After Study Says Teen Depression is Getting Worse, LAUSD Gets Millions in Funding for Mental Health Resources - NBC Southern California

After Study Says Teen Depression is Getting Worse, LAUSD Gets Millions in Funding for Mental Health Resources

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    The Los Angeles County Board of Supervisors Tuesday approved $17.4 million in funding for mental health resources at Los Angeles Unified School District and Los Angeles County Office of Education campuses.

    Supervisor Kathryn Barger, who recommended funding more mental health teams in schools, cited a study that found rates of major depression in 12- to 17-year-olds increased 52 percent from 2005-17, along with an uptick in suicides by young adults ages 18-23.

    "While these statistics are hard to hear, it is important for us to acknowledge them" and bring the need for mental health treatment out of the shadows, Barger said.

    Roughly $9.7 million of the total will go to the LAUSD.

    Supervisor Sheila Kuehl said it was "kind of unprecedented" for the county to contribute to LAUSD schools, but called the move to support students' needs "putting our money where our mouth is."

    LAUSD Superintendent Austin Beutner told the board he recently visited a middle school with 1,000 students and found that 125 children there suffered from suicidal ideation and 25 were hospitalized.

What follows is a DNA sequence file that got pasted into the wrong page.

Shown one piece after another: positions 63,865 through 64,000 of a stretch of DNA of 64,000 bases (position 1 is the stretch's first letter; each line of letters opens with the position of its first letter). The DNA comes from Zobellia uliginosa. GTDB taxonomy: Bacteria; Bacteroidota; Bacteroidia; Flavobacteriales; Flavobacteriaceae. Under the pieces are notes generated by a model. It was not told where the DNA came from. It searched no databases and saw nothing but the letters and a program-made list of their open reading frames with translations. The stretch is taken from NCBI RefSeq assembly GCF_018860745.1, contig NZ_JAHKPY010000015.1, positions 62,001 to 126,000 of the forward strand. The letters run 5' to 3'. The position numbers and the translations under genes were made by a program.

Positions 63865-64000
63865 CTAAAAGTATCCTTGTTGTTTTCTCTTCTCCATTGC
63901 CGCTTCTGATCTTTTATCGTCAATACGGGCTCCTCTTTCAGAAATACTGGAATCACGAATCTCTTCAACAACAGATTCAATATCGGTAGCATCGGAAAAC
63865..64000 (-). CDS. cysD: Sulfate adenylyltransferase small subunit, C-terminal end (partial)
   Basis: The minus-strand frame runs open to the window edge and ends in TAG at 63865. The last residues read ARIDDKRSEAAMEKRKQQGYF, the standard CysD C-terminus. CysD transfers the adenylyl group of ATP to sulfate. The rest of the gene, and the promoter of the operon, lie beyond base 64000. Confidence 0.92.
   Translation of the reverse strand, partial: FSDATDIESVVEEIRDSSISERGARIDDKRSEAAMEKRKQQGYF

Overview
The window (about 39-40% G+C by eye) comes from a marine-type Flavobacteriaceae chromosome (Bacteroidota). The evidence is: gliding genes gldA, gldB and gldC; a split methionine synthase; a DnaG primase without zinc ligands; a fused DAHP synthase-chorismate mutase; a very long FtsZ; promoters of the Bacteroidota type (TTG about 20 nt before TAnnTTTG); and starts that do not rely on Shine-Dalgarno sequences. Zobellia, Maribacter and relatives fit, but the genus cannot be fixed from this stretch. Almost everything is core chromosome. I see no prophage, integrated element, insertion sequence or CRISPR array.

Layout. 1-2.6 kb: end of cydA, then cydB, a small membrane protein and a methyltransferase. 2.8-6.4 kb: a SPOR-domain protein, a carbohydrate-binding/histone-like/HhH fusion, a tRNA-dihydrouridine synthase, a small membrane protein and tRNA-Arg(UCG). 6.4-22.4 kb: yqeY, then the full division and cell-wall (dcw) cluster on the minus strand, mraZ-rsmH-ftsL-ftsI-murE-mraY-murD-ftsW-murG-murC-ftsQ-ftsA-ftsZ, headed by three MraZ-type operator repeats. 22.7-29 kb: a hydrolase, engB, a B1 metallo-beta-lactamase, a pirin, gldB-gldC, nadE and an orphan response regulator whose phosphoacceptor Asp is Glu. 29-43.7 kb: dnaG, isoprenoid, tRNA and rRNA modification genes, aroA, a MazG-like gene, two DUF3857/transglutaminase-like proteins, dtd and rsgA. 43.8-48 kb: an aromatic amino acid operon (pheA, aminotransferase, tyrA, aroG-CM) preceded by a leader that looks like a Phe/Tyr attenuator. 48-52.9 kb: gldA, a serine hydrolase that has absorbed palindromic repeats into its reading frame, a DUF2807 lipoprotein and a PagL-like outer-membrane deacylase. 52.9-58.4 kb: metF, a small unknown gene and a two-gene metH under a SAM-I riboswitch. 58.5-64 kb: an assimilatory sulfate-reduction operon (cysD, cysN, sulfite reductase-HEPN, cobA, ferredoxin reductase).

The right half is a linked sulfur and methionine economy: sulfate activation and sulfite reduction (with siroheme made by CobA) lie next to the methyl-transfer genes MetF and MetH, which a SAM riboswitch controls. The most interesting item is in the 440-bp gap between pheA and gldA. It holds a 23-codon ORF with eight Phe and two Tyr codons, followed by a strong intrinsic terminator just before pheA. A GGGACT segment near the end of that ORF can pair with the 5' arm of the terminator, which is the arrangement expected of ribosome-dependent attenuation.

"This is a crisis," Beutner said. "This will allow us to move from intervention to prevention."

    LACOE Superintendent Debra Duardo agreed, saying the number one request she gets from schools is for more mental health resources.

    Duardo sees the schools initiative as a diversion program, telling the board, "Let's stop spending money on children who are being incarcerated."

    Teachers who help children cope with violence in their homes and communities will also have access to more resources.

    "Empowering kids" is another aim of the motion, which calls for the Department of Mental Health to develop a mental health "first aid" pilot to teach students how to support friends and families with mental health issues.

    Barger said she'd like to expand programming to others school districts countywide.

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